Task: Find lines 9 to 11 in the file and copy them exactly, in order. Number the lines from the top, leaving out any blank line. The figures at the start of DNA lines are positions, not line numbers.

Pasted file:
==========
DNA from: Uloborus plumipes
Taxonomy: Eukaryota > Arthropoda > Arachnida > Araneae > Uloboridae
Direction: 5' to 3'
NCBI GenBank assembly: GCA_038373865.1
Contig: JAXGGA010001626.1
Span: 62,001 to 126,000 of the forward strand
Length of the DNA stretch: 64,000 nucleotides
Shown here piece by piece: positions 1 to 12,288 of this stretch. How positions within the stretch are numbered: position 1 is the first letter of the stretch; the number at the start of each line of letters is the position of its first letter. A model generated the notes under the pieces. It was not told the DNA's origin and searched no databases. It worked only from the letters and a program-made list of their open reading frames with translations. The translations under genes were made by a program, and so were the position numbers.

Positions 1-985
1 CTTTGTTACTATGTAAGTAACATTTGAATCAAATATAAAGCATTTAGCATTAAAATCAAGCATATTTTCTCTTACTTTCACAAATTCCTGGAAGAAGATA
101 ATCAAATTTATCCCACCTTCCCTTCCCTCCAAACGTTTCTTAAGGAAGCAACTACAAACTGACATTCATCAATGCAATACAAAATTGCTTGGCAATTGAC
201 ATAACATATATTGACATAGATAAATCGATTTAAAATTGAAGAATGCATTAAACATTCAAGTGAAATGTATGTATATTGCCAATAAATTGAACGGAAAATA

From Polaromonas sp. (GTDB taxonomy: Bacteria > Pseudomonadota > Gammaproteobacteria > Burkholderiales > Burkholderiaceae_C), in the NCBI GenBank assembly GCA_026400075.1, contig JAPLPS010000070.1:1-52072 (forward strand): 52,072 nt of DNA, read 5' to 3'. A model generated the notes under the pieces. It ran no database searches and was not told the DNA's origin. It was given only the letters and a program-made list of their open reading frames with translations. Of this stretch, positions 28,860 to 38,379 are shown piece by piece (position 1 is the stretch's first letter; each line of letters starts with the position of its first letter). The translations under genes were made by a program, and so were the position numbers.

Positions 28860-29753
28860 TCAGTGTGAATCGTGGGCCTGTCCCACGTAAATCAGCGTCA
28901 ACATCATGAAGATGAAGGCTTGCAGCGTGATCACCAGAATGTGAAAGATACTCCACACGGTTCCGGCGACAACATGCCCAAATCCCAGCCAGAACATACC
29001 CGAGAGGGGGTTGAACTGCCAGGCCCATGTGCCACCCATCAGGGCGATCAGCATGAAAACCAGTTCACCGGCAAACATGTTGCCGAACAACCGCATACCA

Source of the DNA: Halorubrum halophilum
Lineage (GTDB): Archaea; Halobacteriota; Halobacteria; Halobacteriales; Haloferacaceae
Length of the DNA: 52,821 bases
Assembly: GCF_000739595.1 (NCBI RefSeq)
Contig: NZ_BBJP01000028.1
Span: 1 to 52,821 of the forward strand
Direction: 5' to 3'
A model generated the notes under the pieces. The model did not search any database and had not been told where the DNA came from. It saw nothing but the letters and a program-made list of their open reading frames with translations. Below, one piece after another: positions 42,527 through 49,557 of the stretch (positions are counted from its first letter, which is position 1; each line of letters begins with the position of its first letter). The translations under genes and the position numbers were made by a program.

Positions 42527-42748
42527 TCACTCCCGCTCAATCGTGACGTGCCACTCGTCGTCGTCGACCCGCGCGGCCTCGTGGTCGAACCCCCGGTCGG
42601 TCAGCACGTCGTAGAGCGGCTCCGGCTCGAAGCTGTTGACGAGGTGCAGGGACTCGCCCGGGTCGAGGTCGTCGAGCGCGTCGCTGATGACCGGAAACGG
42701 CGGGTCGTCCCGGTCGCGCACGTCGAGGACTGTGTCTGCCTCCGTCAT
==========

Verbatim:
Positions 1-985
1 CTTTGTTACTATGTAAGTAACATTTGAATCAAATATAAAGCATTTAGCATTAAAATCAAGCATATTTTCTCTTACTTTCACAAATTCCTGGAAGAAGATA
101 ATCAAATTTATCCCACCTTCCCTTCCCTCCAAACGTTTCTTAAGGAAGCAACTACAAACTGACATTCATCAATGCAATACAAAATTGCTTGGCAATTGAC